By the late 1970s carburetors had been engineered to a high state of refinement over the course of many decades.
However, there were inescapable problems intrinsic to the concept of a self-regulating mechanical fuel-air mixing system that could only be solved by adding a microprocessor or analog computer to target stoichiometric air/fuel mixtures via pulse width-modulated jetting and closed-loop exhaust gas oxygen feedback.
In addition to the accuracy problems and distribution issues intrinsic to cost-effective single-carb wet-manifold induction systems, by their nature carbs inherently require one or more restrictive venturis to create a low-pressure zone that sucks fuel into the charge air.
By definition, this forces tradeoffs between top-end and performance at lower speeds. The carburetor’s inability to automatically correct for changes in altitude and ambient temperature is not a problem if the goal is simply decent power at sea level.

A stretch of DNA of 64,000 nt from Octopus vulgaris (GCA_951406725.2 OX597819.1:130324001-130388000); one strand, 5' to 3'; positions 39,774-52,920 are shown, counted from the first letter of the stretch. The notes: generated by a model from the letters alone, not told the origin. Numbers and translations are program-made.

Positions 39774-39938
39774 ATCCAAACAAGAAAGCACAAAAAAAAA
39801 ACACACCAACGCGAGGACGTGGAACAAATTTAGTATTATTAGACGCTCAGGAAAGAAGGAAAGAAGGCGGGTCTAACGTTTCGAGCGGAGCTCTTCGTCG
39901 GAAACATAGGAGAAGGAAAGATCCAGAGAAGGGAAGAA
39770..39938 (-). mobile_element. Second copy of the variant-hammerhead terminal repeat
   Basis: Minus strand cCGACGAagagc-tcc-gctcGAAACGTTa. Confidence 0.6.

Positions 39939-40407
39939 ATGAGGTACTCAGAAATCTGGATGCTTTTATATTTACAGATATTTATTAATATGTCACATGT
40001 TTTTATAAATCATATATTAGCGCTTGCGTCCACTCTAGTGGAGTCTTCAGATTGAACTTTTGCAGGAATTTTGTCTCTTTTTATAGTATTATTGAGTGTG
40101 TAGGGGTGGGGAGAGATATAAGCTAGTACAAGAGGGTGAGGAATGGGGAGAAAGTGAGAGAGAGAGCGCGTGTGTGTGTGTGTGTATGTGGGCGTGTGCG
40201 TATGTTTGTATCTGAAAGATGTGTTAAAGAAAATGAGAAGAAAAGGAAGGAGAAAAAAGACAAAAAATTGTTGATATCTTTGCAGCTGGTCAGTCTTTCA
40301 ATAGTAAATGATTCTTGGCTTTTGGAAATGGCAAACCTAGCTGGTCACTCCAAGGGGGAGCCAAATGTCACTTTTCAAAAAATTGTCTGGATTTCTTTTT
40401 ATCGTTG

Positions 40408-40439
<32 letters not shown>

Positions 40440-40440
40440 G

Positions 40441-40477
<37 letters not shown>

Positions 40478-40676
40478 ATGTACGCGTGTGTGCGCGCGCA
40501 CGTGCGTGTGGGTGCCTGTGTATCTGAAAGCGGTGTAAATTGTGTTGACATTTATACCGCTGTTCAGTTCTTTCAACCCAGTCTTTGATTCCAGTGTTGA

Distribution and accuracy problems, however, are unacceptable if you care about emissions, economy, or good, clean power at any altitude. Or if you want to run power-adders like turbos, blowers, or nitrous.
Throughout the 1970s, hot rodders and tuners had begun applying turbochargers to engines to achieve large horsepower gains and high levels of specific power for racing. Mainly, of course, ’rodders had to work with carburetors for fueling. They discovered that carbureted fuel systems are problematic when applied to forced induction.
Yes, it was possible to produce a lot of power with carbureted turbo systems, but at the cost of drivability, reliability, cold-running, and so forth.
Nonetheless, though carbs were a problem, they were a well-understood problem, and besides, what else could you do if you couldn’t afford a mechanical injection system more expensive than the engine itself? Around this same time, car manufacturers began switching to electronic fuel injection.
In 1975, GM marketed its first U.S. electronic injection as an option for the 500-ci Cadillac V-8 used in the DeVille and El Dorado. In 1982, Cross-Fire dual throttle body electronic injection arrived on the Corvette.
The new EFI would give tuners who wanted to modify late-model cars a whole new set of headaches.